Sourdough starters – Day 5

You’ve nearly made it. One day to go on establishing your (still immature) sourdough starter. From tomorrow, you can start using your starter in your culinary explorations of the sourdough landscape. Be aware, however, that the starter will continue to mature and develop a greater complexity in flavours over the next months, if not years.

What will I do if I have to go away or just want to have a break from baking? I hear you ask. In the next post, I’ll point you in the direction of some suggestions to slow down, or even stop, the regular feeding schedule if you won’t be baking daily, or even weekly.

Then over the coming weeks, I’ll post some of my favourite sourdough recipes. Be aware that the sourdough community on the internet is active and engaged, and freely shares its collective wisdom on all things sourdough. I recommend you look at different sites for recipe variations or other views on how to care for or use your starter.

The wonderful thing about sourdough is that even if your bread doesn’t finish as expected during baking, it should still taste amazing. So eat up!

Ingredients

100g plain flour (I use organic flour)

100g water (tepid)

Method

Weigh ingredients and place in the glass container with the starter from yesterday. Mix with a fork until all lumps are gone.

Depending on the size of the container you used, it will be getting full. If your starter is active it can expand up to three times its volume during the feeding cycle. So any container over half full after a feed runs the risk of having the starter ooze out over the top. At this point, either put your starter in a larger container or sit the container in a bowl or on a plate and expect to be cleaning up excess starter.

Observations

As I mentioned yesterday, I had to use a different flour as I ran out of my previous batch. Yesterday the starter was slow to rise and didn’t rise very much.

What a difference a feed can make! With the second feed of the new flour the starter became very active and more than doubled in size in around 7-8 hours, much less than the 18 hours it usually takes.

Day 5 starter after its expansion and deflation cycle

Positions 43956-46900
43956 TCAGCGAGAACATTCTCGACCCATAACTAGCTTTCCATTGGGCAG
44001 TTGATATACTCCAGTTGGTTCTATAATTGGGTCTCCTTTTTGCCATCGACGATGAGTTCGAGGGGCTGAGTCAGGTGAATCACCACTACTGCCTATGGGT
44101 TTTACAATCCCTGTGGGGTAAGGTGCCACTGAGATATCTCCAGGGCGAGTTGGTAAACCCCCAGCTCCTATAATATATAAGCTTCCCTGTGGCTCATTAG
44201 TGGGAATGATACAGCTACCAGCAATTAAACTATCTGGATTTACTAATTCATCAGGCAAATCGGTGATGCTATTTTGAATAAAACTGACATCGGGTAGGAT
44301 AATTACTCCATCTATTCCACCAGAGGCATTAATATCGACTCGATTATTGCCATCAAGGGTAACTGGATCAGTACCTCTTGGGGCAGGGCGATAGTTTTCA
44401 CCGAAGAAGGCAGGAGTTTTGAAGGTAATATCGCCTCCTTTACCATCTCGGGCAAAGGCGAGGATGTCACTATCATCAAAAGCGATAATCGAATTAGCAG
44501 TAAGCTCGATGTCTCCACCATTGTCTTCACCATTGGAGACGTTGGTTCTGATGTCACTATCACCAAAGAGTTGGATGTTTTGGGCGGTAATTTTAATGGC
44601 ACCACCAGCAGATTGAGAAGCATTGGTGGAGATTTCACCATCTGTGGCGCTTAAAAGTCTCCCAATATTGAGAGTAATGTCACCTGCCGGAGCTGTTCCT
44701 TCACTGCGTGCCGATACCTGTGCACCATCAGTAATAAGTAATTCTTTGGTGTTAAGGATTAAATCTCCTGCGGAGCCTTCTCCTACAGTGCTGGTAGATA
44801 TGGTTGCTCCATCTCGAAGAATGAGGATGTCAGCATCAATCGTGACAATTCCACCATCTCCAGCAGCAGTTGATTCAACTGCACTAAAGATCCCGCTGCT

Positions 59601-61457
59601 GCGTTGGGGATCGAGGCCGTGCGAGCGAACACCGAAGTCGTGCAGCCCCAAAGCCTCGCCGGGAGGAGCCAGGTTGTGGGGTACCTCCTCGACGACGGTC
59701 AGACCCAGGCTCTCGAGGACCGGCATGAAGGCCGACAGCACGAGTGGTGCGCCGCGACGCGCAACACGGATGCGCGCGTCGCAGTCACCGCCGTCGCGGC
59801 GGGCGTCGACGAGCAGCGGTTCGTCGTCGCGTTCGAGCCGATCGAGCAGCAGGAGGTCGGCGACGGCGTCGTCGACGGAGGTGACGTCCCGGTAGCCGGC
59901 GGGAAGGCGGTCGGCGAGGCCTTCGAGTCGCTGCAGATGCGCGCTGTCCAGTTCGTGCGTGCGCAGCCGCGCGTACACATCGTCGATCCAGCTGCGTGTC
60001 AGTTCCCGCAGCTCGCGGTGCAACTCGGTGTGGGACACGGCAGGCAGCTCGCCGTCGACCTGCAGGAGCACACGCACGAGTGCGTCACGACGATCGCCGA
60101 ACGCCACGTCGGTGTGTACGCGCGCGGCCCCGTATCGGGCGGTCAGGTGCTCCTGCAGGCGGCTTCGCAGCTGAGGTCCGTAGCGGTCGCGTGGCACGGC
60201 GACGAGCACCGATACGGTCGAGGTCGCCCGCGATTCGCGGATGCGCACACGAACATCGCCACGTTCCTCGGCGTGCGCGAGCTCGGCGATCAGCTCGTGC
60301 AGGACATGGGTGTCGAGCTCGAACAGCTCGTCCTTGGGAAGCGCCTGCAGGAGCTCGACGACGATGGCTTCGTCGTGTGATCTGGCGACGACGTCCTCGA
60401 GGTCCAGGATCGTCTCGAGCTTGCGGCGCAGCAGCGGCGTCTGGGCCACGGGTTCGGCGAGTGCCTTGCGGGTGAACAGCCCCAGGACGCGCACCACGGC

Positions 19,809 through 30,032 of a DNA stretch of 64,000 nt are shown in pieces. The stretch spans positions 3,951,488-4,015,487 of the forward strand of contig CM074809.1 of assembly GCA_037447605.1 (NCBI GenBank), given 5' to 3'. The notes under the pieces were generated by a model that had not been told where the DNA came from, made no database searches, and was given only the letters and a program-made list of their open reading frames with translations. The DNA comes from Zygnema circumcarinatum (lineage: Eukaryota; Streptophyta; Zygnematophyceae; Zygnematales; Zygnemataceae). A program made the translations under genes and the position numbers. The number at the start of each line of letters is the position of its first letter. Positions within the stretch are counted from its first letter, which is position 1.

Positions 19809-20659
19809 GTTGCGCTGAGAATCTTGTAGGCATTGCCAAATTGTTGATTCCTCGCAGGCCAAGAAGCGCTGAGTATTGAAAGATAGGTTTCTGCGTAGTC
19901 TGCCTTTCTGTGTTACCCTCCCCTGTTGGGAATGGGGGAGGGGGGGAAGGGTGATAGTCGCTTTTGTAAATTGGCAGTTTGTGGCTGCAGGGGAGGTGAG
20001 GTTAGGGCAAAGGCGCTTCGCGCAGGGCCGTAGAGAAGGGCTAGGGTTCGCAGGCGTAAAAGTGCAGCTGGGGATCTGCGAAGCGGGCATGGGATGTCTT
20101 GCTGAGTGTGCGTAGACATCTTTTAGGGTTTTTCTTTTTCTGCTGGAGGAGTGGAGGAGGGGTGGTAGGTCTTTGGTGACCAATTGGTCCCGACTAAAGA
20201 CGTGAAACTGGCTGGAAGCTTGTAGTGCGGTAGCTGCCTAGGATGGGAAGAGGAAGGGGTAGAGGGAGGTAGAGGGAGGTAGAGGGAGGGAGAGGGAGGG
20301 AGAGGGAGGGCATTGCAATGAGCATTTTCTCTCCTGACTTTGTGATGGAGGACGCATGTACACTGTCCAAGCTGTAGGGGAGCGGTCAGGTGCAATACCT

Day 5 – the rise and fall of the starter can be seen from the remains of the starter around the walls of the container

Look: The starter had expanded and fallen well before feeding (as you can see in the photo by the remains of the starter around the sides of the container). While not quite doubling in size, the yeasts and bacteria in the new flour responded more quickly to new food. Because of the delay in feeding, the top of the starter had lost some of its frothy appearance and looked more like spent spume on a sandy beach.

After feeding, it had a smooth appearance.

Feel: The starter continued to be very runny at feeding time.

Once you have the starter on a regular schedule of use and feed, you can always stiffen the mix by doubling the flour to water ratio for a feed (2 flour: 1 water). Note that this will impact your bread as the texture or crumb of the loaf is determined, in part, by the hydration level of the dough – a drier starter will (generally, depending on the starter called for in the recipe) require more water to be added to the dough than recommended in the recipe if you are after an artisanal-style loaf with larger holes in the crumb. Once you find a recipe you like, I suggest you play around with it to see what works best for your starter to achieve the crumb and appearance you would like in the baked loaf.

After feeding, the consistency of the starter was still that of a runny paste.

Smell: This is where things got weird for me and this starter. Who would have thought a mix of flour and water would smell like melted butter? But that’s what my starter smelled like at feeding time on Day 5. I even had one of my daughters tell me what she thought it smelled like. She agreed: melted butter. As I said, weird.

Taste: The starter had developed a young fruit flavour at the front of the palette with a sharp, almost acrid, aftertaste. The nice rounded yeasty flavours that were developing with the previous flour has been almost lost.

Your starter should have moved through the sharp vinegary taste and become more mellow with a rich yeasty flavour (and associated aroma). If not, don’t worry, it may be that it will take a few more feeds for the balance between the yeasts and lactobacillus bacteria to settle down. At any rate, you should feel comfortable cooking with your starter from tomorrow.

(Given the changes in my starter, I’ll give it a few more feeds to see if the flavours balance out before baking with it.)

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